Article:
Archive for Chiropracty & Pseudoscience

A Pain in the Neck

Posted in Opinion, Pseudosciences with tags , , , , , on June 4, 2009 by jackpot12

b5a78a620777adc0 One of the things that struck me when I was a Chiropractor was how many people would come up to me during various advertising fairs and say, “My Chiropractor hurt me, I don’t want any of those forceful thrusting type adjustments again.”

They never made a whole lot of sense to me either, which is why I decided about half way through my training to abandon them in favor of the non-force techniques. What I found was that the non-force techniques made even less sense, (in fact none at all) and were 100% placebo just like homeopathy.  It took me another two years to pull my head far enough out of my ass to start looking for a new career.

If selling a placebo effect is something you can stomach and feel okay with, then this is for you.if you have a heart that trumps your interest in truth, you’re golden. I’m deeply jealous of these people.

It was never okay for me. Most of my friends never encountered this conundrum because most of them never took seriously the idea that (verified by all respectable research) the placebo effect is the primary agent of all these techniques- the golden thread that makes them all similar, despite their differences. The real reason it works.

When I brought up my thoughts to my peers they would say, “but its way better than medicine, medicine kills people”, or they would say something that revealed the fact that they did not believe such and such technique worked due to the power of belief and suggestion. To this day I am baffled by how many intelligent people, trained professionals, still underestimate the influence of the mind in these obscure healing arts practices, chalking up the benefits to some pseudomechanical explanation with not a shred of evidence to back it. With every new study showing that homeopathy does absolutely nothing at all different from a placebo for instance… the more popular it becomes.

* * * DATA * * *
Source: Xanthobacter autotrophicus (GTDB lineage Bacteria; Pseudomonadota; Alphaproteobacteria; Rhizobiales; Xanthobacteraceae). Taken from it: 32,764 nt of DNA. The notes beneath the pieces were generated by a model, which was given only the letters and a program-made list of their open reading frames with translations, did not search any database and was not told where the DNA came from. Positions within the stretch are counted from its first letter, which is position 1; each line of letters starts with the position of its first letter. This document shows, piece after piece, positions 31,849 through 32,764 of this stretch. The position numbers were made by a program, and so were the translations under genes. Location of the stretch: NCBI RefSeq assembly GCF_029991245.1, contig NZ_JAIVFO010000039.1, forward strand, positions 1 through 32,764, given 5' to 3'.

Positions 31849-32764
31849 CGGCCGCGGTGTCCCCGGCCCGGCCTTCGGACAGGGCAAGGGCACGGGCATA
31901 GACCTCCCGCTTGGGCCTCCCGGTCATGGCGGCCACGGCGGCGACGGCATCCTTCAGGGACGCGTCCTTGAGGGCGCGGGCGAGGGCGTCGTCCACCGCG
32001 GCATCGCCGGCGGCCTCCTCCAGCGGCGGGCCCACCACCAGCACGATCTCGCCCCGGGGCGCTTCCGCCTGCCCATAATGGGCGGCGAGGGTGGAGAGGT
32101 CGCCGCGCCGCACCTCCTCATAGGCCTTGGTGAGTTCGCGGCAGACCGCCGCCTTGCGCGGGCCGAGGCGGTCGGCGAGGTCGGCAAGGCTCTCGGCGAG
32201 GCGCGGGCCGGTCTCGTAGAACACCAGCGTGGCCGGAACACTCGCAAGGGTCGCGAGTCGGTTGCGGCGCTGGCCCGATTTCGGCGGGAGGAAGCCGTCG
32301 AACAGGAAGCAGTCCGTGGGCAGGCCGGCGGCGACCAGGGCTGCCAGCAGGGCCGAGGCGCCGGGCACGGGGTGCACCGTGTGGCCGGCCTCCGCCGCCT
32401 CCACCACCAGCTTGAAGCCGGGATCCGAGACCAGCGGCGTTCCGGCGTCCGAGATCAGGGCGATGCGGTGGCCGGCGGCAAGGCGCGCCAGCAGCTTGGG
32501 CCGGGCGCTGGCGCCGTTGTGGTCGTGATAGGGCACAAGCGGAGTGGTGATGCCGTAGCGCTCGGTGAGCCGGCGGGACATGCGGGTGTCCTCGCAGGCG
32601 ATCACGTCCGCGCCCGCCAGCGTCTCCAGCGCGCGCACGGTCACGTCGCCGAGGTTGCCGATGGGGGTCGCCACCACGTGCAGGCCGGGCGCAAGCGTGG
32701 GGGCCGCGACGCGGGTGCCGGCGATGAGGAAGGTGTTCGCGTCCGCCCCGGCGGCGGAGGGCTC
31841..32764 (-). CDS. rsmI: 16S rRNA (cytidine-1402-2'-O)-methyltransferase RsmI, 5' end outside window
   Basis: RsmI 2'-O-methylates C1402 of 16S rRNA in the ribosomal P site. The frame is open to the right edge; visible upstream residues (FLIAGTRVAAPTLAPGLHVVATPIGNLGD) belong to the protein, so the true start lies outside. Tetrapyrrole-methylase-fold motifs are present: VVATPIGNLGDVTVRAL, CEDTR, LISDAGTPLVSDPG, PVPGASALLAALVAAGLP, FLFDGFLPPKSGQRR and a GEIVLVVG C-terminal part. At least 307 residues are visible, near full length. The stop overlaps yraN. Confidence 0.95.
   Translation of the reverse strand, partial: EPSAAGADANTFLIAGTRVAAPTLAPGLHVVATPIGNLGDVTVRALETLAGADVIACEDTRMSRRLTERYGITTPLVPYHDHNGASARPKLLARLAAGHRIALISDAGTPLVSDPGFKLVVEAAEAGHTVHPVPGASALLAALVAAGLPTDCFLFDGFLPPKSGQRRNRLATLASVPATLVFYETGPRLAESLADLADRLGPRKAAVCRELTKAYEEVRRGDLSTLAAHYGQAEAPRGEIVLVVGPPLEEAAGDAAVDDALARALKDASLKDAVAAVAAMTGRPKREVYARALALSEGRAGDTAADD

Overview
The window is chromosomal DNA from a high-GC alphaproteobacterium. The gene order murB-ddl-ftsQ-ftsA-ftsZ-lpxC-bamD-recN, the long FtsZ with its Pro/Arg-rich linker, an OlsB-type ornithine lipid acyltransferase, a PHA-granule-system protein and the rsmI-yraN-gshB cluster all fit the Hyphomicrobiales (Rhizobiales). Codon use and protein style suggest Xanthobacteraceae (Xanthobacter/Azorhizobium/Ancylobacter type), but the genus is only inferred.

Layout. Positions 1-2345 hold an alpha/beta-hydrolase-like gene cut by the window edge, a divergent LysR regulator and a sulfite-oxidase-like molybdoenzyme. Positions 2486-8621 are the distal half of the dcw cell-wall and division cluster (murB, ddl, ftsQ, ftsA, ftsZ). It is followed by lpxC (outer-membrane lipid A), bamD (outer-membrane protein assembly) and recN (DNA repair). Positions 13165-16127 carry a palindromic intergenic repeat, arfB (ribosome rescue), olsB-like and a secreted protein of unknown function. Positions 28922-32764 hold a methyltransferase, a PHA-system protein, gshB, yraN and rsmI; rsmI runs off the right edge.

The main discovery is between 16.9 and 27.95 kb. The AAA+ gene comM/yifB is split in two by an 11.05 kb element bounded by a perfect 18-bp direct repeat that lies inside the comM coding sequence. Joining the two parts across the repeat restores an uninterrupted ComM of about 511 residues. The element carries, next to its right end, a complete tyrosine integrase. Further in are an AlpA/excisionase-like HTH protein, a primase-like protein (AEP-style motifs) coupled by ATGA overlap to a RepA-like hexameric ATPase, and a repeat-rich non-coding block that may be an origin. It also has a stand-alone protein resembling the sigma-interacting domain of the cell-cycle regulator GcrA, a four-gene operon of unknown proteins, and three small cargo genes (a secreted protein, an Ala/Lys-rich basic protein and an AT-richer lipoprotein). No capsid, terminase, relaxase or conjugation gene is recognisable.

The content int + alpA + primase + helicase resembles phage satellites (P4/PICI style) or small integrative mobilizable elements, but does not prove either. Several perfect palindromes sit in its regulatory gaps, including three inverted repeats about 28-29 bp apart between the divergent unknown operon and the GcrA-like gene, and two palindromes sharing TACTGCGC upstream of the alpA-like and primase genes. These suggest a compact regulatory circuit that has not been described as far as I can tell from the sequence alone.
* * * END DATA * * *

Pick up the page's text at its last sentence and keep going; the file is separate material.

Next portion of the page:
In the short span of time I was in practice I remember patients who came to me because they did not like the forceful style of their other Chiropractor, but they were sold on the whole idea of Chiropractic, a hope giving alternative to chemical intervention. I remember this one very healthy and intelligent professional woman who came in and told me that her neck involuntarily jiggled now after getting adjustments from her last Chiropractor, a guy I knew. This did not happen before the adjustments.

The involuntary wiggling is caused by damaged mechanoreceptors in the spinal joints sending screwed up information to the brain about the joint’s location in time and space. The brain randomly wiggles the neck because it cannot get an accurate read on where the joint is positioned, much like vertigo (and something called “cervicogenic vertigo” is caused by the same thing).

Do you think she ever told him?

Of course not. And all the people at the fairs that gave me similar stories, did they tell anyone? No, just me because they knew I didn’t like it either.

I don’t receive spinal manipulations anymore, but when I visited a friend from school last year, he offered to crack me (I refuse to use the word “adjust” because there is nothing being adjusted, only manipulated outside of its natural range of motion). I submitted hesitantly and was extremely sore for the next three days.

Do you think I told him?

Of course not.

As he talked to me about how it bothered him when some of his patients would suddenly quit their regimen of manipulations, I felt it was obvious why many of them do. But they don’t tell the truth to him about why they quit.

A look at the research supports my experience.

For further information about my experiences with Chiropractic see

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